This brings up the next notable issue. What is the guarantee that individuals will be socialized similarly across society? It must be kept in mind that individuals are socialized based on their social groups. This refers to social labels that are associated with the individual’s identity. Markers like religion, caste, and class are some of the well-known labels. There are regional variations in the socially expected behavior of these groups as well. For instance, in South India, the Brahmin caste is expected to abstain from meat, but in Bengal, Uttarakhand, and Himachal Pradesh, no such restriction is imposed.
This discussion neatly brings us to the concept of social control and social order, both of which are closely intertwined concepts. Social order refers to the maintenance of the status quo which is a result of the smooth functioning of social institutions. This maintenance of the status quo is generally seen as ideal as long as there exists no constant debilitating form of conflict in said status quo. It makes it easier in this scenario, to view social institutions as building blocks of society, and that the structural soundness of each individual block, as well as how well it sticks with, or ‘interacts’ with other blocks, are both important factors in determining how well the finished structure – i.e., society – will stand, or, in other words, how stable society will be.
Social institutions are constituted by individuals, and by extension, it can be deduced that the smooth functioning of a social institution relies on proportionally cohesive behavior among the individuals that constitute such social institutions. If the plastic of the block is not in proper shape, the block will not be in proper shape and therefore the building will not stand! In order to ensure that such cohesiveness exists within social institutions, we have social controls. Situations, where such cohesiveness gets damaged, are usually a result of social deviance. In order to prevent such deviances, social control exists. To put it into perspective, the social procedures, techniques, and strategies used to manage an individual’s or a group’s behavior are referred to as social control.
Social control can be divided into two categories:
- The formal, official, and codified social control system. The state and the law are its agents.
- Informal social control, which is unauthorised, uncodified, and intimate. For instance, consider family, religion, and kinship. In our daily lives, this technique of social control is quite powerful. This type of social control, however, may not be sufficient to ensure conformity or obedience.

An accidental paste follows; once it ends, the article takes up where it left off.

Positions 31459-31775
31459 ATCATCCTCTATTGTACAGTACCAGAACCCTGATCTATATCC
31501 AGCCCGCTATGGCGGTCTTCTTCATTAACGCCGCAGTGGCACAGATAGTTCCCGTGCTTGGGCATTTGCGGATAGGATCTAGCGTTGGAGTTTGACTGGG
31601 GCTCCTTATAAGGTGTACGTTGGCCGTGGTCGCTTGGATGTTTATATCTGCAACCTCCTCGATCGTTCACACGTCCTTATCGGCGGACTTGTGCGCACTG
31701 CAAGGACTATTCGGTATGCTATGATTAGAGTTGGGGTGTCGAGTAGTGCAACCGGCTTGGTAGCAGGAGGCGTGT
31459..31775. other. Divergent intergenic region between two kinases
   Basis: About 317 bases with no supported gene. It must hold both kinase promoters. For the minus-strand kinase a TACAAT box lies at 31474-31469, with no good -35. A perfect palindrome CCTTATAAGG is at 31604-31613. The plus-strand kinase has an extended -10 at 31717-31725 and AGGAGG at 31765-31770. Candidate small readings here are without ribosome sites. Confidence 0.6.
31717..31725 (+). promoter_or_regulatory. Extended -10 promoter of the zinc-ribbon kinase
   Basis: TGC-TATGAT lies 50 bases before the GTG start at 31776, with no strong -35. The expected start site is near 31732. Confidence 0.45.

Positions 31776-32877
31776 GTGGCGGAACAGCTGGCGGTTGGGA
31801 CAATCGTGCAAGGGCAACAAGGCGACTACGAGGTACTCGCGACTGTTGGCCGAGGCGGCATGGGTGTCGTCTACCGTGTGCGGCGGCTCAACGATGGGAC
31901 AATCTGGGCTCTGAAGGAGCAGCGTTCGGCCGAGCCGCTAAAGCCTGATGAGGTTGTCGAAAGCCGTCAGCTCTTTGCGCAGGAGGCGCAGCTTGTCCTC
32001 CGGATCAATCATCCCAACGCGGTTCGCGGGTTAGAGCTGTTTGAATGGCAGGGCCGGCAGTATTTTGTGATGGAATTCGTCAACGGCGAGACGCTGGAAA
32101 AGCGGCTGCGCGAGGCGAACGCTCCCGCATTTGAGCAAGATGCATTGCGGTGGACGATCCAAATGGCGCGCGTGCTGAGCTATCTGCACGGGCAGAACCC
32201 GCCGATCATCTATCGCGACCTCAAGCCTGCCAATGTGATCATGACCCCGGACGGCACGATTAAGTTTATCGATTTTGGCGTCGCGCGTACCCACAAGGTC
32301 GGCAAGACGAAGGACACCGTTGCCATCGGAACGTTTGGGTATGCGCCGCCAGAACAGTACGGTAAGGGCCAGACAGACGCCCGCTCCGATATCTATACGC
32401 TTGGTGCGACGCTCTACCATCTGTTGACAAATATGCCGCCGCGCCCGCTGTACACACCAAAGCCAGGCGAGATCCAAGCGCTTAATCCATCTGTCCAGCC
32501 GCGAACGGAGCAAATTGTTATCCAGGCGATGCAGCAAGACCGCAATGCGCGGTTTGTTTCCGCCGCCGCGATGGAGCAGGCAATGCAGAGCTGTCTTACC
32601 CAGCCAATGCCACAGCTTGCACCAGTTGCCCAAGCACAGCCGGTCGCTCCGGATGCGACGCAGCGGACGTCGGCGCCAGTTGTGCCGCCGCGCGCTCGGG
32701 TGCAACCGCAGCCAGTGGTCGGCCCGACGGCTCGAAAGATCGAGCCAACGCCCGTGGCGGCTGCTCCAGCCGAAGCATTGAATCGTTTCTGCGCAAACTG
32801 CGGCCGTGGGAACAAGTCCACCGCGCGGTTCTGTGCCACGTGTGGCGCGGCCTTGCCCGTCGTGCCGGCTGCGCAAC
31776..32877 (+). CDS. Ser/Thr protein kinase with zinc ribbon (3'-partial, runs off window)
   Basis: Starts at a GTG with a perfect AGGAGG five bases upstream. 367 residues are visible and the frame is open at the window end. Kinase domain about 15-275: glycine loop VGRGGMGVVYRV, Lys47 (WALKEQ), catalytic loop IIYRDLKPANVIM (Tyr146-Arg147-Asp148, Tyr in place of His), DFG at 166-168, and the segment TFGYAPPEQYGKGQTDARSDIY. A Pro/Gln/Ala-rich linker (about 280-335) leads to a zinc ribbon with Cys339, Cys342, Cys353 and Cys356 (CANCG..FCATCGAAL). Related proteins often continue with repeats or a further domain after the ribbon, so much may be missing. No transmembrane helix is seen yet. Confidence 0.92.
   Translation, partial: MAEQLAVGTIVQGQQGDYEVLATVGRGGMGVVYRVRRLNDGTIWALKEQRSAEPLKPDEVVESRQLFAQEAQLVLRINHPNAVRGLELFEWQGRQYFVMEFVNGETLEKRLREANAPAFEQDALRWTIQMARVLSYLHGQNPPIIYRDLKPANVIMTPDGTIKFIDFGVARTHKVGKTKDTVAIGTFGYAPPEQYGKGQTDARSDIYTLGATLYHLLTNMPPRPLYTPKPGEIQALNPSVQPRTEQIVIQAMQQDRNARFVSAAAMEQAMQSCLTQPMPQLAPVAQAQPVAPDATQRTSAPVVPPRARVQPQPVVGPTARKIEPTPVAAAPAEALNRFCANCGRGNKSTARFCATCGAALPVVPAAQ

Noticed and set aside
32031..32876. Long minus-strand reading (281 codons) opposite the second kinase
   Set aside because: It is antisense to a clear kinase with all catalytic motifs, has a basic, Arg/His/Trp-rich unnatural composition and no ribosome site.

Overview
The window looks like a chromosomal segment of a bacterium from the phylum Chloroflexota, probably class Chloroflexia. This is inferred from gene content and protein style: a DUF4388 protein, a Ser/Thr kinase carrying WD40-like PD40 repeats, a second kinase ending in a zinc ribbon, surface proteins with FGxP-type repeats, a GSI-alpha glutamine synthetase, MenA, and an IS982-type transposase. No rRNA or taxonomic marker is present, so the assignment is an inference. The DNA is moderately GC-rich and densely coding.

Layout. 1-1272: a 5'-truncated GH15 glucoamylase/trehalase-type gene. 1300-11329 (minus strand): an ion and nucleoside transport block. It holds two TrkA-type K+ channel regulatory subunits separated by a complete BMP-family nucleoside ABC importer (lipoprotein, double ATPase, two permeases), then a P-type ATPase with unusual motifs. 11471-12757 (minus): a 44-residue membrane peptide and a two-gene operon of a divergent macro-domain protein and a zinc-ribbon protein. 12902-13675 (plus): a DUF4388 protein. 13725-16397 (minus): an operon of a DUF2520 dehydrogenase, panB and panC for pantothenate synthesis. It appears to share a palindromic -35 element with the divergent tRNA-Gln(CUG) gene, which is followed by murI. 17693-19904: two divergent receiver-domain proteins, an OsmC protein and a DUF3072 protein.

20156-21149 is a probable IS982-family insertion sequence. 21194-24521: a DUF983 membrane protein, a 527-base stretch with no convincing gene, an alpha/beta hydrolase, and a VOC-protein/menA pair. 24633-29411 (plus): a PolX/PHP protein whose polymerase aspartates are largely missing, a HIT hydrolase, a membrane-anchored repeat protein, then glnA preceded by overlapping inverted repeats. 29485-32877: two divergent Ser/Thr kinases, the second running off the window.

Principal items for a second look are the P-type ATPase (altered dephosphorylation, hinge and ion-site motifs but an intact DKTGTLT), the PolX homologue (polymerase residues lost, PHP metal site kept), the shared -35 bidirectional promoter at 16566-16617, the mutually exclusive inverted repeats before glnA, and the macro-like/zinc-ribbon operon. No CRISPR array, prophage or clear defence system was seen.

As in the case of punishments, social control can be both positive and negative. Positive social control refers generally to rewards given to individuals for performing activities that are socially acceptable or encouraged by society. Negative social control refers to punishments meted out for violation of what is considered to be socially acceptable.
For instance, in a hypothetical society where heterosexual marriages are the only ones that are encouraged, and homosexual marriages are actively discouraged, a person who prevents the marriage from happening may be exalted as the ‘savior of their culture’, and will be rewarded either materialistically (giving gifts, money, political power) or just socially, through recognition and approval. The people attempting to marry, on the other hand, would be treated as ‘black marks’, and will be subjected to harsh punitive measures, like social exclusion, lynching, or imprisonment. These measures may be either formal means of social control or informal means, but they are all socially recognized and, to a certain extent, accepted.
Now that we have a rudimentary understanding of social control, let us look at how social control and socialization form a never-ending self-reinforcing loop, where socialization leads to social controls being enforced, and the enforcement of social control effectively leading to socialization. We must remember that this need not work similarly across all societies, but are likely to follow a common base method of how it works.
Let us, once again, look at society in the aforementioned example. We will be looking at exactly one aspect of the society, i.e., the society’s rejection of the legitimacy of homosexuality, for the sake of simplicity. In such a society, the practice of homosexuality is frowned upon by a majority of the people in it. In families, children are taught that homosexuality is wrong from a very young age, effectively making the rejection of homosexuality, to a certain degree, widely accepted and followed.
Now, if the opposition towards homosexuality is strong enough, a government/administrative institution is likely to support such opposition on two grounds: one, in a democracy, as are most societies today, the will of the people is the main yardstick for policymaking, and since the opposition towards homosexuality is supported by a large number of people, it can be recognized as the will of the people. Second, political institutions require the support of individuals and are likelier to receive such support by campaigning with the majority, rather than against it. Therefore, it is also likely that laws opposing homosexuality are likely to be passed. Once laws such as these are passed, the socialization process intensifies as there is now a legal, authoritative backing for the socially accepted norms.